US2274712 *Oct 21, 1937Mar 3, 1942Transart AktiebolagArticle embodying thin foils or sheets
US2327713 *Mar 17, 1941Aug 24, 1943Du PontAntistatic photographic package
US2341360 *Oct 31, 1938Feb 8, 1944Dunlop Tire & Rubber CorpFire resistant electrically conductive rubber article
US3085025 *Sep 14, 1959Apr 9, 1963Little Inc ASurface coating with metallic powder and the like
US3143364 *Jul 29, 1960Aug 4, 1964Allied ChemProcess for bonding polyethylene to non-porous surfaces and laminated polyethylene product
US3313084 *Mar 9, 1964Apr 11, 1967Columbia Technical CorpMethod for encapsulation
US3572499 *Jan 19, 1967Mar 30, 1971Custom Materials IncConductive packaging material and container for explosives
US3809233 *Jul 14, 1972May 7, 1974Western Electric CoMethod of and package for transporting articles
US3839135 *Aug 25, 1971Oct 1, 1974Dow Badische CoAntistatic laminate filament and fabric prepared therefrom
US3936565 *May 3, 1974Feb 3, 1976Hollowform, Inc.Molded plastic article and method
US4126262 *Jul 2, 1976Nov 21, 1978Champion International CorporationAll-plastic heat-sealable container material and method of making
US4147291 *Apr 7, 1977Apr 3, 1979Fuji Photo Film Co., Ltd.Packing bag for light-sensitive material
US4208696 *Jul 19, 1978Jun 17, 1980Minnesota Mining And Manufacturing CompanyElectrically conductive web
US4258848 *Jul 25, 1979Mar 31, 1981Fuji Photo Film Co., Ltd.Packaging material for photosensitive materials comprising polyolefin layers
US4284672 *Dec 18, 1979Aug 18, 1981Champion International CorporationFlexible packaging composite comprising an outer polyamide layer, an intermediate metal foil layer and an interior heat-sealable layer
US4289831 *Jul 30, 1979Sep 15, 1981Imperial Chemical Industries LimitedPolyolefin films
US4301040 *Jun 19, 1980Nov 17, 1981Charleswater Products, Inc.Electrically conductive foam and method of preparation and use
US4309466 *Dec 17, 1979Jan 5, 1982Champion International CorporationFlexible laminated packaging material comprising metallized intermediate layer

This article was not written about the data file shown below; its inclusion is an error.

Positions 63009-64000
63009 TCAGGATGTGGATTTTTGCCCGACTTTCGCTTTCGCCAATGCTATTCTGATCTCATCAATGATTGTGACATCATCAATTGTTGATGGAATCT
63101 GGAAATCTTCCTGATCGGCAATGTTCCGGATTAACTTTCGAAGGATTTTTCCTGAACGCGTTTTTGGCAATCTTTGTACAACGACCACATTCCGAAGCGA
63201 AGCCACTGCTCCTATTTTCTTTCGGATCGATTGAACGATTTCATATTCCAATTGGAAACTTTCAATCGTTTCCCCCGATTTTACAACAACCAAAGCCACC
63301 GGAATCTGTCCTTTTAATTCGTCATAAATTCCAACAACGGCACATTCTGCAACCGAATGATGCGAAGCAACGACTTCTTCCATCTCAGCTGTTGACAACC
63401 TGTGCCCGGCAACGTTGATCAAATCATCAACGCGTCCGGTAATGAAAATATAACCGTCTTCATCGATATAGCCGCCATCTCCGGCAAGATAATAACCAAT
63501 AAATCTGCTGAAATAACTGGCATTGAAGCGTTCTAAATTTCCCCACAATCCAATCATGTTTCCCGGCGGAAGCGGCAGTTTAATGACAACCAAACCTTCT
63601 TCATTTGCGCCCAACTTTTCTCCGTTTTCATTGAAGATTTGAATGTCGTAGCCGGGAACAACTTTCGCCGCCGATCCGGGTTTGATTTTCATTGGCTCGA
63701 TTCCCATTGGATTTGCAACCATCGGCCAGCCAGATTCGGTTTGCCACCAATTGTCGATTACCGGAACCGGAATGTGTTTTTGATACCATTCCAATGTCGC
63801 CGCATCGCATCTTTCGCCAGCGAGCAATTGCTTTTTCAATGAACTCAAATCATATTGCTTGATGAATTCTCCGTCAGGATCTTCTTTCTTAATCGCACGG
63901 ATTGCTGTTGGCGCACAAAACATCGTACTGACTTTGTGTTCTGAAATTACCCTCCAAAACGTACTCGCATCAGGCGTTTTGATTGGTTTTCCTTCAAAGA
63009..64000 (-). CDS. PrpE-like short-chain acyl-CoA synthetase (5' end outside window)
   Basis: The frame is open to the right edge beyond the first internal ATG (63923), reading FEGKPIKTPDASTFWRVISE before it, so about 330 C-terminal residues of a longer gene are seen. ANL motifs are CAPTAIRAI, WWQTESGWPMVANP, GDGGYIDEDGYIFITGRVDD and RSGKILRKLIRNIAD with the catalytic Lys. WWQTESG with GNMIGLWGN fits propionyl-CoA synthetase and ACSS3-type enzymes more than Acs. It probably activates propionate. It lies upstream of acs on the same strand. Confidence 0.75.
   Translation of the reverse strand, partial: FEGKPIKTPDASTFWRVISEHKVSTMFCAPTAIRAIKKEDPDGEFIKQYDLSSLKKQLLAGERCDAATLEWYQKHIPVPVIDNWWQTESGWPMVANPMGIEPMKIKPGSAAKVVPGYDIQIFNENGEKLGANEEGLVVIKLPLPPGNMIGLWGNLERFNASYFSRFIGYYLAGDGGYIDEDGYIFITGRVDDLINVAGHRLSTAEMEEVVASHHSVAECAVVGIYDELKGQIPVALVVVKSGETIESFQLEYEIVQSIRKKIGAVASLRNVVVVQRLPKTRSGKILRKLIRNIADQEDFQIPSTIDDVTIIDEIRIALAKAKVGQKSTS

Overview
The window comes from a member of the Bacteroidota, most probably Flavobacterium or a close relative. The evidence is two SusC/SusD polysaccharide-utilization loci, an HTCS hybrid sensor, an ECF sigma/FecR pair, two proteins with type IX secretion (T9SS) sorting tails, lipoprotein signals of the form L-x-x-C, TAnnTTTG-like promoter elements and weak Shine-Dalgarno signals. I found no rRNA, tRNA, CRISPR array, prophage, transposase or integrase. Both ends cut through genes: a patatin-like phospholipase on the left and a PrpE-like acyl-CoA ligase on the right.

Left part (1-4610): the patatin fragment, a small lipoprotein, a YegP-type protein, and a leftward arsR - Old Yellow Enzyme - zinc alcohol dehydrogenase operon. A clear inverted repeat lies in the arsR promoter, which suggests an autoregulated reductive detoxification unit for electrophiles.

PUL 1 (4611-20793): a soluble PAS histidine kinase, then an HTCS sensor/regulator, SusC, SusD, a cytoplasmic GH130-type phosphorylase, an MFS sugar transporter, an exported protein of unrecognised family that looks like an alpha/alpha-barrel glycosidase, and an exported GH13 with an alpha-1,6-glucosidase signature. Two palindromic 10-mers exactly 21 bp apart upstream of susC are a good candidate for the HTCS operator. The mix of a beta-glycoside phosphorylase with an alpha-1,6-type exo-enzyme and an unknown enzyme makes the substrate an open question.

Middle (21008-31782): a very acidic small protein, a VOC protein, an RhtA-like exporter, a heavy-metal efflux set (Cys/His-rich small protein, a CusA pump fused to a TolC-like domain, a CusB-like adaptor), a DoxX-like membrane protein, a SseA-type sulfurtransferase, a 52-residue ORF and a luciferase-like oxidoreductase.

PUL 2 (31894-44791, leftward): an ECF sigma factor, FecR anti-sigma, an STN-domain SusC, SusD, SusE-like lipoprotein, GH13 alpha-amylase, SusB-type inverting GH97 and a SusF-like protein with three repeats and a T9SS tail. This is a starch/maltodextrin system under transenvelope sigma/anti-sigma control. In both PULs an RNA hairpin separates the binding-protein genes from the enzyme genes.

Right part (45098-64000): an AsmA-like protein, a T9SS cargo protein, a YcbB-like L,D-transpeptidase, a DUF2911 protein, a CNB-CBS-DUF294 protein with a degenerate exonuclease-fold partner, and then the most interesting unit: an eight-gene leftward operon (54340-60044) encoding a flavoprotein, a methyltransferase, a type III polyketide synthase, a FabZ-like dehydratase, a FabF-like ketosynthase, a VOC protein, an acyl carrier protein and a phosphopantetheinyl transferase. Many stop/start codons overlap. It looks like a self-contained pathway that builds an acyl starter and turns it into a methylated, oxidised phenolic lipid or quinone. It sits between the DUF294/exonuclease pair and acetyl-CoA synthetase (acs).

US4363071 *Mar 16, 1981Dec 7, 1982Pervel Industries, Inc.Static dissipative mat
US4380567 *Sep 30, 1981Apr 19, 1983Mitsui Petrochemical Industries, Ltd.Ethylenic composite film structure
US4407872 *Dec 2, 1981Oct 4, 1983Ricoh Co. Ltd.Sheet material and envelope for packaging electronic parts
GB1478331A * Title not available
Referenced by
Citing PatentFiling datePublication dateApplicantTitle
US4677809 *Jun 3, 1986Jul 7, 1987General Dyanmics, Pomona DivisionMethod of making packing material with anti-static coating
US4707414 *Mar 6, 1986Nov 17, 1987General Dynamics, Pomona DivisionElectrostatic-free package
US5033253 *Nov 17, 1989Jul 23, 1991W. R. Grace & Co.-Conn.Process for skin packaging electostatically sensitive items
US5110669 *Sep 28, 1989May 5, 1992The Dow Chemical CompanyConductive polymer laminates
US20060124747 *Dec 9, 2004Jun 15, 2006Rathbun Irwin DProtective envelope for a chip card
US20080110136 *Nov 13, 2006May 15, 2008Shaoyong LiuSystem and method for unpacking vacuum packages
WO1987007238A1 *May 23, 1986Dec 3, 1987Alameda Daniel BFilm handling apparatus for positive displacement filling machine
WO2006062758A2 *Nov 28, 2005Jun 15, 2006Atmel CorporationProtective envelope for a chip card
U.S. Classification53/427
International ClassificationB32B27/32
Cooperative ClassificationB32B27/32
European ClassificationB32B27/32
Legal Events
Nov 6, 1989FPAYFee payment
Year of fee payment: 4
Oct 23, 1992ASAssignment
Effective date: 19920820
Jan 4, 1994REMIMaintenance fee reminder mailed
May 27, 1994SULPSurcharge for late payment
May 27, 1994FPAYFee payment
Year of fee payment: 8
Dec 1, 1997SULPSurcharge for late payment
Dec 1, 1997FPAYFee payment
Year of fee payment: 12
Jul 28, 2004ASAssignment
Effective date: 19971217
Effective date: 19981229